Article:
At the entrance of la Caravelle (the large peninsula), on the Atlantic coast, the town of Trinité faces Galion bay, named after a nearby river. It’s best known for its sugar factory, founded in 1861, which supplies the island’s majority of sugar…necessary for the traditional ti-punch!
La Trinité is one of the island’s administrative centers; so to see its true colors, it’s necessary to continue your way all the way to Tartane, the small, neighboring fishing village. Locally known as a surfer’s landmark, Tartane offers pretty beaches lapped by waves that make all boarding aficionados happy.
Enjoy being in this part of the island and the Caravelle’s nature reserve by trying out the marked trails. The first loop will lead you to the mangroves to see the thousands of crabs that live there. The second brings you to the peninsula’s southernmost tip up to the Pointe Caracoli where you’ll get a spectacular view of Treaure Bay. In both cases, take the time to head back by the Caravelle lighthouse in order to see the view and the Dubuc ruins castle where an exhibit explains the 18th century sugar plantations’ history.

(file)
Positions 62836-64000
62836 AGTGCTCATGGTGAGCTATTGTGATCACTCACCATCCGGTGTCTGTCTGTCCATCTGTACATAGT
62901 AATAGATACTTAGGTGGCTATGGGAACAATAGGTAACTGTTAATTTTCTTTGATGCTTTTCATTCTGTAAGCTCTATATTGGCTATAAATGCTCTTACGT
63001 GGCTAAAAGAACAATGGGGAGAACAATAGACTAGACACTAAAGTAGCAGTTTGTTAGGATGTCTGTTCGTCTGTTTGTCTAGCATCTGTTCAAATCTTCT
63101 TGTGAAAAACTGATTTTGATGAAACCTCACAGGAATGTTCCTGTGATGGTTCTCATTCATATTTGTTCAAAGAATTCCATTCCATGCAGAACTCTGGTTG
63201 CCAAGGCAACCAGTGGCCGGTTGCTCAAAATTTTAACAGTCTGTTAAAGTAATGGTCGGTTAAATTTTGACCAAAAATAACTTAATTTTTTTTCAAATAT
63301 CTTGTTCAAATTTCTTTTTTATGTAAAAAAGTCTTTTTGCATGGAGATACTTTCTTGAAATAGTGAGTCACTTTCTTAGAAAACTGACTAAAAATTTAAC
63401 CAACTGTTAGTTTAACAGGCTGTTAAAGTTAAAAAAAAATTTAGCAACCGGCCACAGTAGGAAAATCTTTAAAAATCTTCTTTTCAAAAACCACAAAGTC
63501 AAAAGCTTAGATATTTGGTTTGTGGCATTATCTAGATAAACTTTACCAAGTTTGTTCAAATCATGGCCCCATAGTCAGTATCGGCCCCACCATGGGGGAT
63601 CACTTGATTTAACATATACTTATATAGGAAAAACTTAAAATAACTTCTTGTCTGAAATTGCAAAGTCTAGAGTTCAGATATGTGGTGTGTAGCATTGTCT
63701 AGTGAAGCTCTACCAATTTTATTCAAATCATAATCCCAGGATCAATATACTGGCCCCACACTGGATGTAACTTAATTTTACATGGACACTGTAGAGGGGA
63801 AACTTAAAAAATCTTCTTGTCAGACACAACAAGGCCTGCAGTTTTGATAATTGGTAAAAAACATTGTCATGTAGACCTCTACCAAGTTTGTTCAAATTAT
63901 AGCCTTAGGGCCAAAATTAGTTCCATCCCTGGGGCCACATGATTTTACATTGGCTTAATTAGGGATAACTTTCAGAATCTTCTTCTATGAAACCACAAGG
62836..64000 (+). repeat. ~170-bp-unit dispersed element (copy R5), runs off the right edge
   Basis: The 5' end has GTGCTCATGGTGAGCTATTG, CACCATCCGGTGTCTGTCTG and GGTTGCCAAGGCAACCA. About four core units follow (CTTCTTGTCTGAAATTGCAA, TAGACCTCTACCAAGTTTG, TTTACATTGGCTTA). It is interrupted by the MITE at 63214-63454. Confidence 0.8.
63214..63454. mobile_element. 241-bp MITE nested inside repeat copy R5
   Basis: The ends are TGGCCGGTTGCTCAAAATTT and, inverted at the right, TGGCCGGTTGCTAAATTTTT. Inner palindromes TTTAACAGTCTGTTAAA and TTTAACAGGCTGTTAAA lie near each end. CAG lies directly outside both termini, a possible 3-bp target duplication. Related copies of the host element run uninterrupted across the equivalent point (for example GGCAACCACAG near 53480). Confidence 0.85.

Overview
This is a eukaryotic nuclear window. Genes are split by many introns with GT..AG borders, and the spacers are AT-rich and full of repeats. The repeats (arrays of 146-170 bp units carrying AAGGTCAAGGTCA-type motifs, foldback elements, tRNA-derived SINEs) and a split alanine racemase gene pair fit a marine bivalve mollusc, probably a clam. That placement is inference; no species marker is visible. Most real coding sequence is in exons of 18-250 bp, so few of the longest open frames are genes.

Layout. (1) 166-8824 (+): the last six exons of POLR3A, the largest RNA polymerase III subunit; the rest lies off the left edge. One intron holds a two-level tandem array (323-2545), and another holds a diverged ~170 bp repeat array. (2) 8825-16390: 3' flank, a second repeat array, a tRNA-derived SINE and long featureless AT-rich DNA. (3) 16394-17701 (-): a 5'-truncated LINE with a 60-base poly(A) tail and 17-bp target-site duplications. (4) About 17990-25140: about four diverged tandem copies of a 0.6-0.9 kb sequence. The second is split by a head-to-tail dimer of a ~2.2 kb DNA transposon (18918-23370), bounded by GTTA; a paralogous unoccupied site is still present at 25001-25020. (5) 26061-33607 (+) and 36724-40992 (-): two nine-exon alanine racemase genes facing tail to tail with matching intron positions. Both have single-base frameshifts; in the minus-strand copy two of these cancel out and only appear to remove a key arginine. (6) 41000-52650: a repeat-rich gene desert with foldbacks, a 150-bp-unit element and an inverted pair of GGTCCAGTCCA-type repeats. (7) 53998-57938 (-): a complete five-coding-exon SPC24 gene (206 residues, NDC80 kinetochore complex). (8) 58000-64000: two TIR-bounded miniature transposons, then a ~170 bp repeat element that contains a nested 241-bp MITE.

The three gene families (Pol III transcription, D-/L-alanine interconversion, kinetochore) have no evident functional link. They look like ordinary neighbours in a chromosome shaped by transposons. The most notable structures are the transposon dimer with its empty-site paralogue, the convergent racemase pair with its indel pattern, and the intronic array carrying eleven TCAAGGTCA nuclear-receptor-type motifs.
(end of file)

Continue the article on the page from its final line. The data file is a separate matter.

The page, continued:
I am Lissa, explorer in Martinique
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